20. Chryssi Giannitsarou, 2004. "Supply-side reforms and learning dynamics," Money Macro and Finance (MMF) Research Group Conference 2003 36, Money Macro and Finance Research Group.
  21. James B. Bullard, 2006. "The learnability criterion and monetary policy," Review, Federal Reserve Bank of St. Louis, issue May, pages 203-217.
  22. Evans, George W. & Honkapohja, Seppo & Marimon, Ramon, 2001. "Convergence In Monetary Inflation Models With Heterogeneous Learning Rules," Macroeconomic Dynamics, Cambridge University Press, vol. 5(01), pages 1-31, February.
  23. Eusepi, Stefano & Preston, Bruce, 2007. "Central bank communication and expectations stabilization," Proceedings, Federal Reserve Bank of San Francisco, issue March, pages 1-43.
  24. Sargent, Thomas J & Wallace, Neil, 1973. "Rational Expectations and the Dynamics of Hyperinflation," International Economic Review, Department of Economics, University of Pennsylvania and Osaka University Institute of Social and Economic Research Association, vol. 14(2), pages 328-50, June.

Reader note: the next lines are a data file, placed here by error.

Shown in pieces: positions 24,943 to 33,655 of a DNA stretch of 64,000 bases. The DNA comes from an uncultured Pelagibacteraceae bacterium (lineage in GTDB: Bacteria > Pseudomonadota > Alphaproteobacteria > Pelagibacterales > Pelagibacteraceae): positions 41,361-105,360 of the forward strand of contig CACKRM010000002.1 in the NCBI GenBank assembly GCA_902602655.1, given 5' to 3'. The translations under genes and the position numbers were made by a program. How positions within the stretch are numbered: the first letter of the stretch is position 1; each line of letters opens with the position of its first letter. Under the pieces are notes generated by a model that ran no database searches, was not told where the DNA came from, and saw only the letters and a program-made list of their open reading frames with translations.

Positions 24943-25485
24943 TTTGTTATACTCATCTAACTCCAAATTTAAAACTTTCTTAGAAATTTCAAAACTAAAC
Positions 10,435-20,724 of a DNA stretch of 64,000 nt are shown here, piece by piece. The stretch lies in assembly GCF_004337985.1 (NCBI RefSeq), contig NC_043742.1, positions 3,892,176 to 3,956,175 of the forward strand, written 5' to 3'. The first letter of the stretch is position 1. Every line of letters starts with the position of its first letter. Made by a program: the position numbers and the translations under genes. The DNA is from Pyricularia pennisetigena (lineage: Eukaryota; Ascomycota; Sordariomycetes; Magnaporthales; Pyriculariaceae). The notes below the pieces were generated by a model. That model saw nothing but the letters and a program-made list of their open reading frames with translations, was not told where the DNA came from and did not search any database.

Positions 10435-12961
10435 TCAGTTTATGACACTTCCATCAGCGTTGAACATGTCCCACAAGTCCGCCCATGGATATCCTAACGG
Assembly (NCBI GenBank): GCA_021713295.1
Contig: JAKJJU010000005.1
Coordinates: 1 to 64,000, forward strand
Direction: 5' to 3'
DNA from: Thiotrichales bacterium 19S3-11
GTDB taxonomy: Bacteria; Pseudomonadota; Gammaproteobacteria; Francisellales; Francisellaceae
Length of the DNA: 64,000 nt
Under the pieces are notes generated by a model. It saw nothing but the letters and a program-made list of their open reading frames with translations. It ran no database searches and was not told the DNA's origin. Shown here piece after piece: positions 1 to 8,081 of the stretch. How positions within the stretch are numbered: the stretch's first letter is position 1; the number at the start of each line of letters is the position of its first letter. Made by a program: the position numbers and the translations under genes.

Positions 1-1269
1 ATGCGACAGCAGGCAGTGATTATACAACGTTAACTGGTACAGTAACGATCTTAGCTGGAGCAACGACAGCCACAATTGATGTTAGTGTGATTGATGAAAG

25. repec:cup:macdyn:v:5:y:2001:i:2:p:272-302 is not listed on IDEAS
  26. Evans, George W & Ramey, Garey, 1992. "Expectation Calculation and Macroeconomic Dynamics," American Economic Review, American Economic Association, vol. 82(1), pages 207-24, March.
  27. Evans, George W. & Ramey, Garey, 1998. "Calculation, Adaptation And Rational Expectations," Macroeconomic Dynamics, Cambridge University Press, vol. 2(02), pages 156-182, June.
  28. Preston, Bruce, 2006. "Adaptive learning, forecast-based instrument rules and monetary policy," Journal of Monetary Economics, Elsevier, vol. 53(3), pages 507-535, April.
  29. William Poole, 2002. "Flation," Speech 49, Federal Reserve Bank of St. Louis.
  30. Lars Ljungqvist & Thomas J. Sargent, 2004. "Recursive Macroeconomic Theory, 2nd Edition," MIT Press Books, The MIT Press, edition 2, volume 1, number 026212274x, December.
Full references (including those not matched with items on IDEAS)

Citations

Citations are extracted by the CitEc Project, subscribe to its RSS feed for this item.
as in new window

Cited by:
  1. Seppo Honkapohja & Arja H. Turunen-Red & Alan D. Woodland, 2011. "Growth, Expectations, and Tariffs," CESifo Working Paper Series 3435, CESifo Group Munich.
  2. Konstantinos Angelopoulos & Bernardo X. Fernandez & James Malley, 2010. "The distributional consequences of supply-side reforms in general equilibrium," Working Papers 2010_26, Business School - Economics, University of Glasgow, revised Jun 2012.